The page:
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  • Writer's pictureGuest Contributor

How Parent Effectiveness Training Helps Me During Lockdown

Updated: Apr 13, 2020

Written by Mimi Hewett, Relationship & Family Counsellor


It's another day during Coronavirus (COVID-19) lockdown in sunny South Africa. In a small house in Brackenfell, Cape Town, a family of four is adjusting to their new life:

- Mom, an introvert and business owner is growing used to not having her own space in the morning.

- Dad, an extrovert salesman has had to make peace with staying indoors - no more travelling, meeting new people or chatting up a storm with strangers on a plane while networking around the clock.

- Daughters, two extrovert primary school girls still asking when they can go back to school? They miss playing with and making new friends, going out and exploring new things.

Like many other families out there, it's safe to say this scenario has lead to some pretty interesting challenges, confrontations, and conversations. And I, Mom, am evermore grateful for a man named Dr Thomas Gordon and his Parent Effectiveness Training (P.E.T.) parenting course.

Here's why:

I am thankful I have the P.E.T. skills in my pocket during this time because:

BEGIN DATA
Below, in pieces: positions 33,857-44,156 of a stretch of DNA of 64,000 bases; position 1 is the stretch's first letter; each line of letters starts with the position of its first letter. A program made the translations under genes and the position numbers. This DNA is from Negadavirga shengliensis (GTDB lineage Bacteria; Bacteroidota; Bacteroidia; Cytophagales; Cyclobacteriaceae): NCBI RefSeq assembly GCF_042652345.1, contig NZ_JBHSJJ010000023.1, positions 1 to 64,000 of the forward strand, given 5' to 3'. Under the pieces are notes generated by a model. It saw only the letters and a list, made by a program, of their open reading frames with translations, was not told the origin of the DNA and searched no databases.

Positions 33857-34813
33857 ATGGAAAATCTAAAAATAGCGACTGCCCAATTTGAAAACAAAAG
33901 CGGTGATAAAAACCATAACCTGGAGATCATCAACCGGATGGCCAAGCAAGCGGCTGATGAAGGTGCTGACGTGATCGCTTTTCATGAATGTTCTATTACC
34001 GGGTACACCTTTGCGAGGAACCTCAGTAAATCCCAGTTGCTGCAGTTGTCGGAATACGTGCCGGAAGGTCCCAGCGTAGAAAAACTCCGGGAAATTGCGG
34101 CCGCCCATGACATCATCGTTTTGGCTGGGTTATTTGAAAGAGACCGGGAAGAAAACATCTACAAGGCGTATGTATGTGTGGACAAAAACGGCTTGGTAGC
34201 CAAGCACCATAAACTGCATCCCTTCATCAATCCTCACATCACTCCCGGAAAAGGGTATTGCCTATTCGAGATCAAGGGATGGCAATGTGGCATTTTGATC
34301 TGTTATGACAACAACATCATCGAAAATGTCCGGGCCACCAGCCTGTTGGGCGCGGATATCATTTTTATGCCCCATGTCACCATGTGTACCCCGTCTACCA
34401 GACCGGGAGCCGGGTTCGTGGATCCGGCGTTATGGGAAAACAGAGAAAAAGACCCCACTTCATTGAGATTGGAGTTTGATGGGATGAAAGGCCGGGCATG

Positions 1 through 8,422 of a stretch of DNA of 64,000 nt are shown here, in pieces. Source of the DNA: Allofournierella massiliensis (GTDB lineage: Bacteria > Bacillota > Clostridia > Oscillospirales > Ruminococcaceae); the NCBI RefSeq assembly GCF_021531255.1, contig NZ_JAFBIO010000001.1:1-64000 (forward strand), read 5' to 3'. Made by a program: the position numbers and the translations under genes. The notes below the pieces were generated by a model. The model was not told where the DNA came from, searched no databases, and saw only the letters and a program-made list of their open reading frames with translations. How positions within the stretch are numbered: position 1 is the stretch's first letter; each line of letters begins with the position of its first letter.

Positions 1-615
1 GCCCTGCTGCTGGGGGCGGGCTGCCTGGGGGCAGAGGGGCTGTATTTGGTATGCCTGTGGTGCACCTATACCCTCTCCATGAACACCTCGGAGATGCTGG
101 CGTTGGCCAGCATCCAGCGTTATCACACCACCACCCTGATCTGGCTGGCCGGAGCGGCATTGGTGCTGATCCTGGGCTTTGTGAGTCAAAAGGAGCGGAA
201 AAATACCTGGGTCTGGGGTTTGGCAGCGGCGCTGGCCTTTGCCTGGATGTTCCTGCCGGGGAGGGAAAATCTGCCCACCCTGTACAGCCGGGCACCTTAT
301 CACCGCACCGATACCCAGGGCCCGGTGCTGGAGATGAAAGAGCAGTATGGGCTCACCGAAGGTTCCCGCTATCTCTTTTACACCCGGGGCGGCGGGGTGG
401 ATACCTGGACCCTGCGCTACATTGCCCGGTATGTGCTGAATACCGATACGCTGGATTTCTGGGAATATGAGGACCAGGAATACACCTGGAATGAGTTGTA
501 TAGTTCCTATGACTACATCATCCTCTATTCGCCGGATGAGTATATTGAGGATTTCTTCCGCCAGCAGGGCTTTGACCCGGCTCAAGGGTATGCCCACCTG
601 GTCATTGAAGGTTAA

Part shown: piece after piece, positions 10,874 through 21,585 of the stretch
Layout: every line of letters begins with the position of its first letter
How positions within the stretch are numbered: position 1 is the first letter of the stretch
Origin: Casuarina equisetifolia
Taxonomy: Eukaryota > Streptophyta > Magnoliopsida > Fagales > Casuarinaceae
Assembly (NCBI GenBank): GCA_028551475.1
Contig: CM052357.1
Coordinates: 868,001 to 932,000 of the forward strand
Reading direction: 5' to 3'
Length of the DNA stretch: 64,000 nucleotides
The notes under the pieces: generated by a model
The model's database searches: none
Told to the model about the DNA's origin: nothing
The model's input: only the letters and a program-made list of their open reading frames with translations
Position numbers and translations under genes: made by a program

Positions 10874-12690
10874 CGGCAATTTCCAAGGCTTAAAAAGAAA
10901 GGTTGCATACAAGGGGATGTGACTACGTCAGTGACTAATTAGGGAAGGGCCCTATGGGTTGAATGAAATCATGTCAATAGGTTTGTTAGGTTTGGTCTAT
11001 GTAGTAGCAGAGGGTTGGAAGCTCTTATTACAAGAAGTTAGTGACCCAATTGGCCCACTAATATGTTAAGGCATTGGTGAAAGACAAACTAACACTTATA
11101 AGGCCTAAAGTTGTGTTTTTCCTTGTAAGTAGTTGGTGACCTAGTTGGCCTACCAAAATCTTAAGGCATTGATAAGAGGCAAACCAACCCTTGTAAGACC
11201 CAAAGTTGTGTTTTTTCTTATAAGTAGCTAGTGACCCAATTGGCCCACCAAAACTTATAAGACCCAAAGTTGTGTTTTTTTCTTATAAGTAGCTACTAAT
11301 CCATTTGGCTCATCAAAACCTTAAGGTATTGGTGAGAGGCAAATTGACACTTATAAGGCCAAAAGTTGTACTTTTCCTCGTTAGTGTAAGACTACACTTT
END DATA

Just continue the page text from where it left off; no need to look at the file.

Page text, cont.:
I can apply my active listening skills to my husband and kids when I am genuinely trying to understand how they feel about not being able to go out to be with their friends. I can also hear their frustrations of not being able to physically go and visit friends, family, and work colleagues.

I see their faces light up when they are able to make a plan themselves – getting themselves out of a negative situation and building their self-confidence and independence to do it again next time without my help!

I possess the skills to help my daughter deal with her emotions – especially when her younger sister trespasses and enters her room without knocking. The skills help me to help her voice her feelings and calm her down to flush out the emotional flooding that's keeping her from finding a solution on her own - without me having to step in and "fix" it for her.

Recently I overheard something, which made me super proud and excited: My 6-year old daughter was talking to her sister – they had a conflict about something. My pre-P.E.T. response as a parent was usually to step in and "fix" the problem for them – but these days, I stop myself and give them a chance to resolve the conflict by themselves. So this is what my daughter told her sister: “We’ve got a problem here – I think we have to make a plan and find a win-win solution...” And just like that, I felt this sense of peace and hope for our leaders of the future!

I watch with satisfaction how boredom becomes the best thing for creativity to bloom and problem-solving to start taking form!

I have the skillset to listen to my husband voice his concerns about business, finances, and the whole state of our country. I can support him by helping him to calm down and start making smart plans. My skills allow him to voice concern, to be heard and understood, and restore emotional balance to think clearly, without his thoughts being clouded by anger, fear, frustration, uncertainty.